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Why you're having trouble finding kids' favorite items at the grocery store

Posted at 8:33 AM, Sep 27, 2021

You may have trouble finding some of your kids' favorite items on grocery store shelves lately. Things like juice boxes are in short supply as a supply chain issue impacts products across the country.

David Menachof is an associate professor and director at Florida Atlantic University's Masters in Supply Chain Management program. He says right now, there is just too much volume in the system and not enough people to move it around. Menachof says there are dozens of container ships lined up off the coast of California, full of products.

"It's not just that there's too many container ships and we're trying to supply everything, the ports themselves just cannot load and unload those containers fast enough and if they could there are just not enough rail cars and truckers to take the containers out of the Port to allow more space to unload additional containers," he says. "If you lined them (containers) up end to end it would stretch from LA to the Mississippi River, so that is a lot of containers containing a lot of product."

Menachof says to avoid panic buying, and eventually the supply will catch up.

"Being flexible," he says. "The supply is out there, it's just not necessarily where we want it. It's going to take a little bit of time."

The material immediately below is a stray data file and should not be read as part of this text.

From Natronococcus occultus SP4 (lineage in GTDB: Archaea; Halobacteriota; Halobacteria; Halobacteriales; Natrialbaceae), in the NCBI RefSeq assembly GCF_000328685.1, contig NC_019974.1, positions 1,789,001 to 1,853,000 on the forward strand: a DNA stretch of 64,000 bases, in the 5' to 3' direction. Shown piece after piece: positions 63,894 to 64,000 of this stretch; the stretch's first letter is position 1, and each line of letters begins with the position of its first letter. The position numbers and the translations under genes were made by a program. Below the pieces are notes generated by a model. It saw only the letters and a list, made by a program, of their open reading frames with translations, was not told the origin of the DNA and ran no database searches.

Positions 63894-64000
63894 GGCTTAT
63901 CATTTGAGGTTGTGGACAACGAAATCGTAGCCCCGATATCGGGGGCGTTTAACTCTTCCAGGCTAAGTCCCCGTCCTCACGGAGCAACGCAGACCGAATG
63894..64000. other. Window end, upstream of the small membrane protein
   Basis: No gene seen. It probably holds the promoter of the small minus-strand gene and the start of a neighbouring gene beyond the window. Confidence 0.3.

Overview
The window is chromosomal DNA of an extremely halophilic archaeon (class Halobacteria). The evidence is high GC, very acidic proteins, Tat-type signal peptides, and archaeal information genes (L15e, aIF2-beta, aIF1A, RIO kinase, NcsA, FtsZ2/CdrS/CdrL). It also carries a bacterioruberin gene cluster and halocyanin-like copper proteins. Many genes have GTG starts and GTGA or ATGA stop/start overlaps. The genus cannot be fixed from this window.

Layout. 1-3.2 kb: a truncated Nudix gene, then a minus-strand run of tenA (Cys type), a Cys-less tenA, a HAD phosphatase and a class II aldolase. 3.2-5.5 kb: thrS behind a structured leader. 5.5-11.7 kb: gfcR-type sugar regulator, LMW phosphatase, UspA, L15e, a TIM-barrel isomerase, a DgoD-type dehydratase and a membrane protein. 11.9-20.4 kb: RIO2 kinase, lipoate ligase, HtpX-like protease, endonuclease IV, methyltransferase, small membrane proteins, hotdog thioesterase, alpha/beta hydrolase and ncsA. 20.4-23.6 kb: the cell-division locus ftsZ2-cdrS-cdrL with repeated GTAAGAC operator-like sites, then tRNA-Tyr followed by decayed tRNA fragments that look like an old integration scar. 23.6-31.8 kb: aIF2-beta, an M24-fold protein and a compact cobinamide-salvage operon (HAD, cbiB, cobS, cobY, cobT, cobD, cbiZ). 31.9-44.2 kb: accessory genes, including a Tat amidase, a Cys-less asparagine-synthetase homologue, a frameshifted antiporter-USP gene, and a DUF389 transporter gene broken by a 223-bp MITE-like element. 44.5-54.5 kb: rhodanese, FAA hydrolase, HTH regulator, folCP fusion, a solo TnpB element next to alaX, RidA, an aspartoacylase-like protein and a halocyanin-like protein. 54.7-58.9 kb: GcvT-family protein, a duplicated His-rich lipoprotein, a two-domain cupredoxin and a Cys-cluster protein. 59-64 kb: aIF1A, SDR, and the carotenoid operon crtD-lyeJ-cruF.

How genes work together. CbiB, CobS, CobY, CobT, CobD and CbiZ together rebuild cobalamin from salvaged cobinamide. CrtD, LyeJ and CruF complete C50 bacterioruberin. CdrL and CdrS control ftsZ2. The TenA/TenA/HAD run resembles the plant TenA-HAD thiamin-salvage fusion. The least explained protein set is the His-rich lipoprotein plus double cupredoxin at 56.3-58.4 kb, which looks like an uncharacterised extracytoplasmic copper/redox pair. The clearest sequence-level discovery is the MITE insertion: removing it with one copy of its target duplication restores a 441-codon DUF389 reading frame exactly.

He says unlike the beginning of the pandemic when no one could find toilet paper at the store, these shortages are not consumer-made. He says companies are still trying to recover from layoffs when plants shut down and farmers scaled back on production because they had no where to send items early in the pandemic.

He says there are delays shipping from China as well.

"Goods that used to take 40 days to get to their destination from China to the U.S. are now taking 70 days, an additional month," Menachof says. "We've got too much volume in the system, where as prior to COVID in a stable environment we had enough excess capacity so that there were enough truckers, there were enough train cars - they weren't at 100%."

Menachof says to be patient and flexible and avoid panic buying.

"It's almost like playing the game 'Whack-a-Mole'. We're gonna see shortages, you just will not know exactly what product at what time, it's just gonna randomly, seemingly randomly going around, and when the shortage comes you'll see the resupply, we have to avoid the idea of panic buying because all that does is put an excess demand on that product."